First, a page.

The Federal Bureau of Investigation is offering up to $10,000 for information leading to the identification, arrest and conviction of anyone who might be responsible for the disappearance of an Indigenous woman in Washington state. Meanwhile, Mary Johnson's family is working hard to get answers nearly a year after she was last seen traveling to a friend's house.
The FBI said in its missing person flyer that Johnson, 40, was last seen walking along Firetrail Road on the Tulalip Reservation on November 25, 2020. She never made it to her destination, and she was not reported missing until December 9.
"She's spunky. She's lovable. She's a jokester," Johnson's older sister, Nona Blouin, told CBS News. "She's just a good person to be around. She made you laugh you're sad. She gave you love and hugs when you're sad. She was nice all around, to everybody, strangers on the street."
Johnson was a member of the Tulalip Tribes, Blouin told CBS News. She and her three sisters grew up in foster care.
Gerry Davis, the youngest of Johnson's sisters, added that she would "give you the shirt off your back if you needed it."
Blouin said she hasn't seen Johnson since their mom's funeral three years ago.
"I wish I would've gotten in contact with her more before then, but I did give her a hug and said I love her. I gave her a charm for her charm bracelet," she said. "...It's hard. There are tough days and then there's better days. We just miss her a lot."
Blouin said that Johnson is "the bravest of us all," and part of what makes her disappearance so painful is that, after nearly a year, nobody has come forward with information about her whereabouts.
"It's like she just vanished," Blouin said. "You think you would be able to get some leads, but after almost a year it's just frustrating and heartbreaking."
Johnson's sisters told CBS News they are doing all they can to get answers. They've posted flyers in their areas, and they even put up a billboard on a local interstate following her disappearance, asking people to contact the Tulalip Tribal Police with any information, according to KING-TV. Johnson's disappearance has gotten some attention online too with TikTok users raising awareness about her case.
Johnson's sisters were only made aware of her disappearance after her husband told them she had been gone longer than usual.
Tulalip Tribal Police Chief Chris Sutter told KING-TV that the department knows of three people who saw Johnson on Firetrail Road the day she disappeared. The department's phone record searches indicate she may have been transported to Oso, Washington, which is about 30 miles northeast of the reservation.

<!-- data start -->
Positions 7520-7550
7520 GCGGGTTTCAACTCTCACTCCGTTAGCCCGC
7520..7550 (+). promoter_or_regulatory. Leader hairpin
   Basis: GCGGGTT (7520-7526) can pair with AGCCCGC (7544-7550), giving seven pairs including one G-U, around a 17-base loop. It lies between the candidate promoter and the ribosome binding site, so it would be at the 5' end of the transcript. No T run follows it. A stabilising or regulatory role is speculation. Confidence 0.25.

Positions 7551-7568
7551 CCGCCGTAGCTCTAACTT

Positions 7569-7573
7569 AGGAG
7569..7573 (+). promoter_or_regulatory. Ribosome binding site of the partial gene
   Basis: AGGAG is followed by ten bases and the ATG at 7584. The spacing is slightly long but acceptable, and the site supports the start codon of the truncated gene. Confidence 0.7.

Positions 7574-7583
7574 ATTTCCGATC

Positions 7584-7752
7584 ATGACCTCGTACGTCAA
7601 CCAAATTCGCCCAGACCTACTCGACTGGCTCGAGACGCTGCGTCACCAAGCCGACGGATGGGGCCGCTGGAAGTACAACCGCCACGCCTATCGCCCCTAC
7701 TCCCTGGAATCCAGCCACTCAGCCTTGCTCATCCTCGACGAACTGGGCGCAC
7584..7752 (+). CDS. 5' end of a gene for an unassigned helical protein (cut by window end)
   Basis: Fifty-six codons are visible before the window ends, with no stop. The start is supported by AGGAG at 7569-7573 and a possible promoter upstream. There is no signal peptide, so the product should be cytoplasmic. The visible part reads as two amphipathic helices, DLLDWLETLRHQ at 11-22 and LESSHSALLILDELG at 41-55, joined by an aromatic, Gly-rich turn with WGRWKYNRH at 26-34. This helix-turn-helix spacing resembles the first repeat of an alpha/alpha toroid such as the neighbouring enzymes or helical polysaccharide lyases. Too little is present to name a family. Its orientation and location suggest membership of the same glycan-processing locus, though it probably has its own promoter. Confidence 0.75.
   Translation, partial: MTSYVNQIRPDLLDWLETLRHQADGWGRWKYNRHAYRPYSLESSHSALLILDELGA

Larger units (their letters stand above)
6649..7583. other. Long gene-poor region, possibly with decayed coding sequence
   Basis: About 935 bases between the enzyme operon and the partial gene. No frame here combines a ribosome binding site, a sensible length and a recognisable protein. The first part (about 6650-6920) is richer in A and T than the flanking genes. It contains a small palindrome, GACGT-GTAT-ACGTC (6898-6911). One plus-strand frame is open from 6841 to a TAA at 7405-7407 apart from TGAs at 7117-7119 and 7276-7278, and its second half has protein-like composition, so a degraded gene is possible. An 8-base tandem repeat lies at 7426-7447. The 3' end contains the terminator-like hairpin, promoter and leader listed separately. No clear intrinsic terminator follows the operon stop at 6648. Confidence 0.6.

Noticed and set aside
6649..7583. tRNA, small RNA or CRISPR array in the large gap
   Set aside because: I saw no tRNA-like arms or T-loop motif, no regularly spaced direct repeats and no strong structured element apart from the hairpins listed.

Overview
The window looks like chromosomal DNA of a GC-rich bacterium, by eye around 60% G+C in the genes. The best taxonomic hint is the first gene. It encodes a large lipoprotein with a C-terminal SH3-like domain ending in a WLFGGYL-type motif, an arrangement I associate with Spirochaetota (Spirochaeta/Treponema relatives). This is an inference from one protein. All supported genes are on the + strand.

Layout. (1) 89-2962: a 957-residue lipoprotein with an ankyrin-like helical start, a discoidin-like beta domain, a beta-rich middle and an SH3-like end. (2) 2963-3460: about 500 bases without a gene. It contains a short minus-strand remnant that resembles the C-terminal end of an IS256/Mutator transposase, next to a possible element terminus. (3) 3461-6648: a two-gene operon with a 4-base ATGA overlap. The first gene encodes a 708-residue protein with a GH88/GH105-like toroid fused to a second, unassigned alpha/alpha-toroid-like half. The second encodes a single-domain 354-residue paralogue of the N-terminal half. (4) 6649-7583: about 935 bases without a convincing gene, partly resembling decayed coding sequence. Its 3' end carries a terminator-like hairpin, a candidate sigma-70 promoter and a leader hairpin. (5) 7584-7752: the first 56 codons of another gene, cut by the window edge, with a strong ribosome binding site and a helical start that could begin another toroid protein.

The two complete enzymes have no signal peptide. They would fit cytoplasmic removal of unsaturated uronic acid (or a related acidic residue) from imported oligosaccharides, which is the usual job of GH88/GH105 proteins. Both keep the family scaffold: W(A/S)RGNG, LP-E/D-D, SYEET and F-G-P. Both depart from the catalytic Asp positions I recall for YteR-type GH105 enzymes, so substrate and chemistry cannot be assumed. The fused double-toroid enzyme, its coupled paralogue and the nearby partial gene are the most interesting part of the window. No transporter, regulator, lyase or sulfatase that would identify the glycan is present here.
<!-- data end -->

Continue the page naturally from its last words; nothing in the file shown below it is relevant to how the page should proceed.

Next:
"But she never made it to her final destination," Sutter told KING-TV. "She was attempting to go visit some people who she knew in that area."
Blouin told CBS News it's difficult for her to think about what her sister might be going through. She's primarily concerned that Johnson may have become a victim of human trafficking.
"It's really hard not knowing," Blouin said through tears. "We love her so much, and we're just wishing and praying every day that we get some news. ... We're doing all this work and getting no answers."
Davis said their family is "hoping for the best, prepared for the worst." Although they have not received any real update on the case in months, Blouin and Davis said they are going to keep fighting for information and reflect on some of their favorite memories with their sister — like when she would pick pears and cherries with her nephews.
Johnson's missing person's case, Sutter told KING-TV, is not the only one in his department.
"You can talk to anybody who lives on a reservation and they know somebody who's gone missing," he said. "Unfortunately, too many of them are abused, exploited and murdered."
CBS News has reached out to Tulalip Tribal Police for comment.
There are roughly 1,500 American Indian and Alaska Native missing persons included in the National Crime Information Center Database, according to the Department of the Interior.
In April, U.S. Department of the Interior Secretary Deb Haaland announced the creation of a new Missing and Murdered Unit within the Bureau of Indian Affairs Office to help put the "full weight of the federal government into investigating these cases."
"Violence against Indigenous peoples is a crisis that has been underfunded for decades. Far too often, murders and missing persons cases in Indian country go unsolved and unaddressed, leaving families and communities devastated," she said in a press release. "The new MMU unit will provide the resources and leadership to prioritize these cases and coordinate resources to hold people accountable, keep our communities safe, and provide closure for families."
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